15.2. Instead of Removing a File, Empty It
Sometimes you don't want
to remove a file completely -- you just want to empty it:
If an active process has the file open (not uncommon for log files),
removing the file and creating a new one will not affect the logging
program; those messages will just keep going to the file
that's no longer linked. Emptying the file
doesn't break the association, and so it clears the
file without affecting the logging program.
When you remove a file and create a new one with the same name, the
new file will have your default permissions and ownership (Section 50.3).
It's better to empty the file now, then add new text
later; this won't change the permissions and
Completely empty files (ones that ls -l says
have zero characters) don't take any disk space to
store (except the few bytes that the directory
entry (Section 10.2) uses).
You can use the empty files as "place
markers" to remind you that something was there or
belongs there. Some Unix logging programs won't
write errors to their log files unless the log files already exist.
Empty files work fine for that.
Empty files hold a "timestamp"
(just as files with text do) that shows when the file was last
modified. I use empty files in some directories to remind me when
I've last done something (backups, printouts, etc.).
The find -newer (Section 9.8) command can compare other files to a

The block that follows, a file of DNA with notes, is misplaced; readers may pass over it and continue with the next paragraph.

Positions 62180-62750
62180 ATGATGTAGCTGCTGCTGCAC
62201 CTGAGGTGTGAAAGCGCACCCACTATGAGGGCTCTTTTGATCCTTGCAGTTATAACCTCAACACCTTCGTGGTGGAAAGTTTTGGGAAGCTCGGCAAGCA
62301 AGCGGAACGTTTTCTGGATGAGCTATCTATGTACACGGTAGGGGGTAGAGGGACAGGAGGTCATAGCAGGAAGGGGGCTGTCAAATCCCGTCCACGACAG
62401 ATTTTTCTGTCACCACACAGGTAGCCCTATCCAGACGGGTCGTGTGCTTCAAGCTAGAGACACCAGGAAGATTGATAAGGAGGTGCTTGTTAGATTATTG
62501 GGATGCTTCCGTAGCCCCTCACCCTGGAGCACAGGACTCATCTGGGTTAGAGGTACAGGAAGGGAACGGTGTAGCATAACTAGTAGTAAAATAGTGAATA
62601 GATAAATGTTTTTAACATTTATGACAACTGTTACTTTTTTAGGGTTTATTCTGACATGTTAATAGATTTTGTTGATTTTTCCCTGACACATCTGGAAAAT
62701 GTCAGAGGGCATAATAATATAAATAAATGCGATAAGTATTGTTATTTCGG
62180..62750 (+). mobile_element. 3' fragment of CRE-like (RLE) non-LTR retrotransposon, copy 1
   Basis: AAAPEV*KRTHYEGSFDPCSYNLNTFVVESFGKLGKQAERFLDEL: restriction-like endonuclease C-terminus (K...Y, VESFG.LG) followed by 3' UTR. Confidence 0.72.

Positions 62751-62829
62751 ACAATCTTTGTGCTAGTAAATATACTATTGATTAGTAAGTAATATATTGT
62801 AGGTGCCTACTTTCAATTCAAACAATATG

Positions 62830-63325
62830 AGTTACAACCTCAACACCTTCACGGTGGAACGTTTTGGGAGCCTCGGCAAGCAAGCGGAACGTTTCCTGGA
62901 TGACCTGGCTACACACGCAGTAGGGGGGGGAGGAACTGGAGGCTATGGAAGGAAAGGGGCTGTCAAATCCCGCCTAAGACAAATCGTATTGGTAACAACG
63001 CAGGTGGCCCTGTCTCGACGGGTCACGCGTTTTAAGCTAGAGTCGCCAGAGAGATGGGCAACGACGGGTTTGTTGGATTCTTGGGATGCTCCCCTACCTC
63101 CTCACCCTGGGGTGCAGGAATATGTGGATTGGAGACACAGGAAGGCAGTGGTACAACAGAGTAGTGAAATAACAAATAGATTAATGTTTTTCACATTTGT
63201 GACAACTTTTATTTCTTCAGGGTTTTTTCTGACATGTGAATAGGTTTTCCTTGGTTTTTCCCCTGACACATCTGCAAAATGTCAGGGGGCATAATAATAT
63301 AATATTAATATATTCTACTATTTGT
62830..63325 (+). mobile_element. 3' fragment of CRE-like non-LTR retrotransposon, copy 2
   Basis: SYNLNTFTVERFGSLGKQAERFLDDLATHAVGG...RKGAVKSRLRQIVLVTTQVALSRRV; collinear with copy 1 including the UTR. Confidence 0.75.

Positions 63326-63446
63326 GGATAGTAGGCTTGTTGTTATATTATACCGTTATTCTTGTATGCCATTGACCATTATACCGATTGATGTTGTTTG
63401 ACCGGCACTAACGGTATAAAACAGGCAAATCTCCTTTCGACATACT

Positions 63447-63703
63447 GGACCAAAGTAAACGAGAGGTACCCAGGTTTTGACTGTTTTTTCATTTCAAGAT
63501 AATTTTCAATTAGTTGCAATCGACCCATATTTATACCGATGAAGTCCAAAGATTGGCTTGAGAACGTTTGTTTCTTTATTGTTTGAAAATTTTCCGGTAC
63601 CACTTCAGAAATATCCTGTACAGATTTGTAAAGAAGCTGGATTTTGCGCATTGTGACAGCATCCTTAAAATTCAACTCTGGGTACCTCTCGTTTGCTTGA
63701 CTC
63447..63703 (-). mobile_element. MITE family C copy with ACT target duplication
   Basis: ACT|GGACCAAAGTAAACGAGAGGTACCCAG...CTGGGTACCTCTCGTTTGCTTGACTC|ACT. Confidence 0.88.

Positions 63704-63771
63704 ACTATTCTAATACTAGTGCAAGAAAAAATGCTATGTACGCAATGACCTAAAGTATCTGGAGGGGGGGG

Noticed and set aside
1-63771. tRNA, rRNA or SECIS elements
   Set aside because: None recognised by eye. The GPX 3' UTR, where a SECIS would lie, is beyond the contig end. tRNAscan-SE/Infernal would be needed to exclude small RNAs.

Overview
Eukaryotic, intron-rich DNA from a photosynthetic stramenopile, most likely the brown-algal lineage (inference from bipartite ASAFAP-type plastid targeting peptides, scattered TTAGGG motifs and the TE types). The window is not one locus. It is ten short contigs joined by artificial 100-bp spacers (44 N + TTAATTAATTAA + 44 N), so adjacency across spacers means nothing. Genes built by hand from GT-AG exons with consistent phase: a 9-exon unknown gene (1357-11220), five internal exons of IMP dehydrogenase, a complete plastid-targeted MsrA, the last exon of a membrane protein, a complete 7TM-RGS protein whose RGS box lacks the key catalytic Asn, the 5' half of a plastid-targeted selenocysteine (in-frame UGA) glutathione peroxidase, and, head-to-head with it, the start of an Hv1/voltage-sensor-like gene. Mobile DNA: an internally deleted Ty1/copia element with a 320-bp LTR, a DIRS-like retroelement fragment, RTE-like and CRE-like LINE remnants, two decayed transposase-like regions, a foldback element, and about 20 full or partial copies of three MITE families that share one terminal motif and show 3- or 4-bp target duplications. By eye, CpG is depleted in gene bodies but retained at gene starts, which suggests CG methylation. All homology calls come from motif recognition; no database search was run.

Well, you get the idea by now.
How can you empty a file? Watch out: when some editors say that a
file has "no lines," they may still
append a newline character when writing the file. Just one character
still takes a block of disk space to store. Here are some better ways
to get a properly empty file:
In Bourne-type shells like sh and
bash, the most efficient way is to redirect the
output of a null command:
$ > afile
If the file already exists, that command will truncate the file
without needing a subprocess.
Copy the Unix empty file, /dev/null
(Section 43.12), on top of the file:
% cp /dev/null afile
Or just cat it there:
% cat /dev/null > afile
You can also "almost" empty the
file, leaving just a few lines, this way:
tail Section 12.8
% tail afile > tmpfile
% cat tmpfile > afile
% rm tmpfile
That's especially good for log files that you never
want to delete completely. Use cat and
mv -- mv will break any
other links to the original file (afile) and
replace it with the temporary file.
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